Rick adeptly describes a young man's journey and horrendous struggle as he painstakingly competes for a high school cross country team, in spite of severe disabilities.
Ben Comen, a 16-year-old from Hanna High, has an enlarged heart, as well as cerebral palsy, yet he trains and competes day-after-day with the high school team. Ben considers himself an example and inspiration for others--a true win, really. Reilly states, "Oh, Ben finishes bloody and bruised, but never beaten. Oh, he always loses-Ben barely finishes ahead of the sunset..."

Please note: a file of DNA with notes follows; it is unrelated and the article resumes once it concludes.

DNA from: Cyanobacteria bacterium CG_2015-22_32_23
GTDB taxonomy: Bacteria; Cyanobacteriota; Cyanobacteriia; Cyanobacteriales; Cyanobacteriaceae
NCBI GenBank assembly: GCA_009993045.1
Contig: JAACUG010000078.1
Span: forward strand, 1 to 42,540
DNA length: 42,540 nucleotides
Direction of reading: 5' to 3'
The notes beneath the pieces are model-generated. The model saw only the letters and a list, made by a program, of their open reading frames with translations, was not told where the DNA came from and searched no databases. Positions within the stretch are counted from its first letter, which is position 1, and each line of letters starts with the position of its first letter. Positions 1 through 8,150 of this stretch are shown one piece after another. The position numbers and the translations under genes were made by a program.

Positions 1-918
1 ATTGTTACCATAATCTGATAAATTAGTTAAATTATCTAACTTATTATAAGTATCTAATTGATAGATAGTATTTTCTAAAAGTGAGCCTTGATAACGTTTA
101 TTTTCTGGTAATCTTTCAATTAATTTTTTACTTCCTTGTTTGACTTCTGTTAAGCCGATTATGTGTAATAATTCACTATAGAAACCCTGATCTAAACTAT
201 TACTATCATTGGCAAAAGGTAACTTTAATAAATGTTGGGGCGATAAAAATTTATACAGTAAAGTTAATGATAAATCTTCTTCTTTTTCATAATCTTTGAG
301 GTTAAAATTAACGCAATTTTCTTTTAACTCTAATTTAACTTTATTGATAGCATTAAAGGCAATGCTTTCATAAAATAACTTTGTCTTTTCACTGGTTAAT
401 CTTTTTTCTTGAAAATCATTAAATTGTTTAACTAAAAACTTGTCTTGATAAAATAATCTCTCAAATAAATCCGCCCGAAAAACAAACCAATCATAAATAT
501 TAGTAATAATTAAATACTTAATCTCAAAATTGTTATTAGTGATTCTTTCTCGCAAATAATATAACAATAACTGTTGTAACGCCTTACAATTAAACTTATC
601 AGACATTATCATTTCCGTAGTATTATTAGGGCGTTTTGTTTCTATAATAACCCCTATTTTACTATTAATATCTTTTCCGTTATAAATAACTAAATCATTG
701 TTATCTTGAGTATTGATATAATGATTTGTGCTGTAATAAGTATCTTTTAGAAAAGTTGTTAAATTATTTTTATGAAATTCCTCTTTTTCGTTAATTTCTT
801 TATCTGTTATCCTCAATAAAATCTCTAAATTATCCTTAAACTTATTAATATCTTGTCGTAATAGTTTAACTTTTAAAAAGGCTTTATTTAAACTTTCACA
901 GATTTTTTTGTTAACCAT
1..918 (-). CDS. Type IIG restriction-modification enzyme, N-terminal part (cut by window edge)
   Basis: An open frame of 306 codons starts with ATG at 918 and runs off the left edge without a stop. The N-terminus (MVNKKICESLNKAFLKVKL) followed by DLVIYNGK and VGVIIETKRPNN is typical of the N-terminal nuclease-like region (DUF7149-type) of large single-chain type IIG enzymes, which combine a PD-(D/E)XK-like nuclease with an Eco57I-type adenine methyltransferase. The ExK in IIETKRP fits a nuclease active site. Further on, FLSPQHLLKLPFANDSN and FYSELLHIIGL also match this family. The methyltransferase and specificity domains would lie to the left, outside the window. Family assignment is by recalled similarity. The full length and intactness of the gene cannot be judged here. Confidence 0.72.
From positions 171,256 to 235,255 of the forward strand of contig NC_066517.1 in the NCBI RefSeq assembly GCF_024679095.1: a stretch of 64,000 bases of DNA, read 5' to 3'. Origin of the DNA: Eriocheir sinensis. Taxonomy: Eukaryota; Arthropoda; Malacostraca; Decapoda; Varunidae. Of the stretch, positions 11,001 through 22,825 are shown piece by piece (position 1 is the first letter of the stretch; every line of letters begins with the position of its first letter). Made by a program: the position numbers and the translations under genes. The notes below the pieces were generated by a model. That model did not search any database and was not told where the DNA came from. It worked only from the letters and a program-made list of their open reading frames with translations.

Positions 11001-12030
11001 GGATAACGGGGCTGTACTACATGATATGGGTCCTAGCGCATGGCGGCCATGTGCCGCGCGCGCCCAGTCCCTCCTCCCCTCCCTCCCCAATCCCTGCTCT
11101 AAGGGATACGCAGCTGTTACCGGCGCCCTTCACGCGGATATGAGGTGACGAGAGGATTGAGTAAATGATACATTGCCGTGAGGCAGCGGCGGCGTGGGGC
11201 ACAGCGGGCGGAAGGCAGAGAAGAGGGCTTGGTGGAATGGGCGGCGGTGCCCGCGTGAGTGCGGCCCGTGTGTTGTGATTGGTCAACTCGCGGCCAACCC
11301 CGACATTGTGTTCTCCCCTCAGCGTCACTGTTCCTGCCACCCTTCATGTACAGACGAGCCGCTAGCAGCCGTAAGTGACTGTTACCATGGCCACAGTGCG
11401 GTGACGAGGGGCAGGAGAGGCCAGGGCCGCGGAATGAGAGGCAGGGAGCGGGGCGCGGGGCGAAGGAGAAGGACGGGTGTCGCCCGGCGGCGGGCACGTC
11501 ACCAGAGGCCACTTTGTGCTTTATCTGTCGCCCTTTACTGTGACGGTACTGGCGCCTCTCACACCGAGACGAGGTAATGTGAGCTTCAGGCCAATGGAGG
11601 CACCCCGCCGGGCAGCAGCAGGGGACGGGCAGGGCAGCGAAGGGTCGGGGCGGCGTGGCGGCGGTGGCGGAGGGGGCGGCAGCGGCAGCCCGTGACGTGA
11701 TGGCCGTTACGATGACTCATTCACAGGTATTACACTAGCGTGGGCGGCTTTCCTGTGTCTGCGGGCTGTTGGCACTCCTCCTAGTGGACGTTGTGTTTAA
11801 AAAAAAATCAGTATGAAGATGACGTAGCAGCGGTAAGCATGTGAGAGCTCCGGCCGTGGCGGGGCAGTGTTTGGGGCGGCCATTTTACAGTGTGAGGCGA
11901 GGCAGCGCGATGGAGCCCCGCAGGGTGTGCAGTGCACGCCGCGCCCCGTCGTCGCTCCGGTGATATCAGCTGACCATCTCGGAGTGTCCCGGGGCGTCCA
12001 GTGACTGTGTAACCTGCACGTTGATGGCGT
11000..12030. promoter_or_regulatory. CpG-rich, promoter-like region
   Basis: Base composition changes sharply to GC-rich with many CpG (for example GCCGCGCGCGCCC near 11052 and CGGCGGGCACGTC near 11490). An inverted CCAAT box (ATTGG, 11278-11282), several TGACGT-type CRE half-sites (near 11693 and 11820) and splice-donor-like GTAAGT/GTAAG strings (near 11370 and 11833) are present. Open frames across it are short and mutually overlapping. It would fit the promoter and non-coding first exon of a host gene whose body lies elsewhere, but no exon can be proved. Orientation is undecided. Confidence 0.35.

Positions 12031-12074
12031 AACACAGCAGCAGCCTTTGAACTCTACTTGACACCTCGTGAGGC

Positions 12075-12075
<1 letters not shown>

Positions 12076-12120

I find myself thinking that I need to redefine my own definition of "winner." Winning should be much, much more than a score at the end of a game. True winners are those who never give up, those who care enough to let themselves look "foolish" or inadequate in order to inspire and encourage others. These winners are faithful not to compare themselves to others.
This comparison would be so tempting for Ben, since he has a twin brother who is perfectly healthy and "normal." I wonder what Ben must think when he stands side-by-side, next to his brother? I wonder if I could remain optimistic and a fighter, in spite of this tough "draw" in life? I tend to think I would most likely NOT be a winner...